My take on a wild garlic pesto

One of the positive things I can take from last year is the time I spent around two chefs who opened my eyes to a whole world of flavours and ways to using wild foods in a way which not only makes the very best of there flavours but which ones work well together in a complimentary way.
I had nettle pesto last year and enjoyed it and have made several pestos throughout the year which I will share as the ingredients are in season ,

So first my ingredients and as you will notice some of mine are not exactly off the shelf but I will give other easily sourced alternatives
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One handful of young ransom leaves ( Allium ursinum )
One handful of crow garlic shots ( Allium vineale )
One handful of pine nuts ( nuts from any true pine tree are edible and easy to harvest )
Two spoons of Himalayan balsam seeds ( not essential ) ( Impatiens glandulifera )

Both seeds should be slightly dry roasted as they
need to be cool when added to the mix
One cup of hard cheese ( traditionally I believe Parmesan is used but I hard goats cheese that I get from a friend but is now easily available as it is more common )
Oil I find pure olive oil works best but extra virgin is ok
Half a lemon
Dried pepper dulse ( black pepper is fine ) ( Osmundea pinnatifida )

And my special ingredient is bulbils from wild leek (Allium ampeloprasum ) chopped finely .

To get the best from the flavours first bruise the ransom and crow garlic leaves and by that I mean give them a real good beating ,
Add a small amount of lemon juice it will keep the colour fresh and it helps to get a good consistency , then add the pine nuts and then continue to mash then add the leek bulbils and balsam seeds and cheese and slightly bruise than add oil until you get the desired consistency ( which is personal preference ) .

My biggest tip would be to make a large amount and separate Into portions before the cheese is added and freeze them it is important to freeze them before add the cheese

I added the balsam seeds as I find there walnut flavour works really well as with the pine nuts as to bring the nutty flavours out in the pine nuts they need to be well roasted and they loose the creamy flavour that they give when slightly browned off but a small amount of dried walnuts will be fine I also added the wild leek seeds which just add a real nice crunch to the pesto you don’t have to add these or for the same affect spring onions are fine ,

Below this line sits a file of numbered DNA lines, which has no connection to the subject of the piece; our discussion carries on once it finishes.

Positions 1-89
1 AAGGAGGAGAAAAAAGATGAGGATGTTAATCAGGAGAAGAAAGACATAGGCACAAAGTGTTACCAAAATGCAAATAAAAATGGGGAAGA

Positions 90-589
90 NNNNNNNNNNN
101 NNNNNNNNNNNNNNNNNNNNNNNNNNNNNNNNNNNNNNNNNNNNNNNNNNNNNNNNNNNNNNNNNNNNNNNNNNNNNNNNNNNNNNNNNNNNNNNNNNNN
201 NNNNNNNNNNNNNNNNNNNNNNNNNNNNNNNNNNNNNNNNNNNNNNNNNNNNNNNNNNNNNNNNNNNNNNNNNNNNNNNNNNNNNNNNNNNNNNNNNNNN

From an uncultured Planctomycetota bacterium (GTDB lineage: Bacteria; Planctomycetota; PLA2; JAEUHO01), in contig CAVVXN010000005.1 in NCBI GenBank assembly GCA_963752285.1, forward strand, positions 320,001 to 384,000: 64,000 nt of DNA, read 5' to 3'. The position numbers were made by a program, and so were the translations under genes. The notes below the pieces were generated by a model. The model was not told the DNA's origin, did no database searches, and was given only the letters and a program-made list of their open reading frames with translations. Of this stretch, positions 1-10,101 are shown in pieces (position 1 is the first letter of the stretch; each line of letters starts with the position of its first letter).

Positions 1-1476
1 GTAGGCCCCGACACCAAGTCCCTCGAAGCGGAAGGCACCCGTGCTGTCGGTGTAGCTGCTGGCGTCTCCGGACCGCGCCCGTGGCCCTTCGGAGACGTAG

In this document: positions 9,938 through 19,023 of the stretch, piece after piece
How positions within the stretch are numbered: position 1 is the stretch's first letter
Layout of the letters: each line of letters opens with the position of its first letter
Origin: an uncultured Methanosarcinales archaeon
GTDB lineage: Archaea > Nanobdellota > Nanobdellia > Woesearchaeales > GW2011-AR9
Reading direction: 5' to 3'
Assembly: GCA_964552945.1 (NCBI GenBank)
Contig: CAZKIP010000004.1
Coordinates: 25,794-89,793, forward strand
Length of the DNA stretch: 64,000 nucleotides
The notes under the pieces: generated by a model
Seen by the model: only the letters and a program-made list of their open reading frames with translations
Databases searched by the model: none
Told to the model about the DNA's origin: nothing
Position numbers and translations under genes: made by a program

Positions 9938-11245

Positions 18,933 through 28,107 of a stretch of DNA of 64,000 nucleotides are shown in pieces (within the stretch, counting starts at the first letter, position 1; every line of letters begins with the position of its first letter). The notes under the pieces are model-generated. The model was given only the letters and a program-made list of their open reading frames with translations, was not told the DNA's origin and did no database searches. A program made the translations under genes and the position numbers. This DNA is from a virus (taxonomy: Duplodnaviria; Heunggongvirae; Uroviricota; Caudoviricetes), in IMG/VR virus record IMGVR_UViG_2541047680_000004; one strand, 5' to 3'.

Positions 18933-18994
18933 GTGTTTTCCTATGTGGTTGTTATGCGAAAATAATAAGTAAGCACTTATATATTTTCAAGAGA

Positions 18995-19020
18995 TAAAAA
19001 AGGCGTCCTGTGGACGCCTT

I want to mention the (Allium ampeloprasum) wild leek some more as it is my understanding that this amazing wild food is only available for a small handful of us in the uk as it only Grows wild in small populations in south-west England (Cornwall, Dorset ,Somerset) and Wales and for me to advertise this as a foragable Palnt would be slightly irresponsible .
This is a plant that could easily disappear from our tiny island relatively easily and if you are going to take advantage of this wild treasure please think before you do I personally have never actually had the pleasure of eating the main vegetable as of the two places I know it grows wild neither are exactly massive patches and I did not feel it viable to harvest the main body, but I did harvest the bulbils last year when in Dorset and one leek can produce a large amount of them per growth I filled four jam jars from three plants with a plan and boy has my plan come to fruit and within weeks i will be rewarded as two jars were intended to sow in a few locations I wanted to try near me and one of them has gone well so not only did my visit reward me with a great addition to my larder but I’ve managed to spread the distribution of this low impact valuable foraged vegetable and this works within my foraging ethos

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and please take note cutting the leek body at the base enables the leek to re grow and produce a seed head so lowering the impact on the plant and it’s ability to reproduce , know what your picking and never harvest if in doubt that there’s not enough to take

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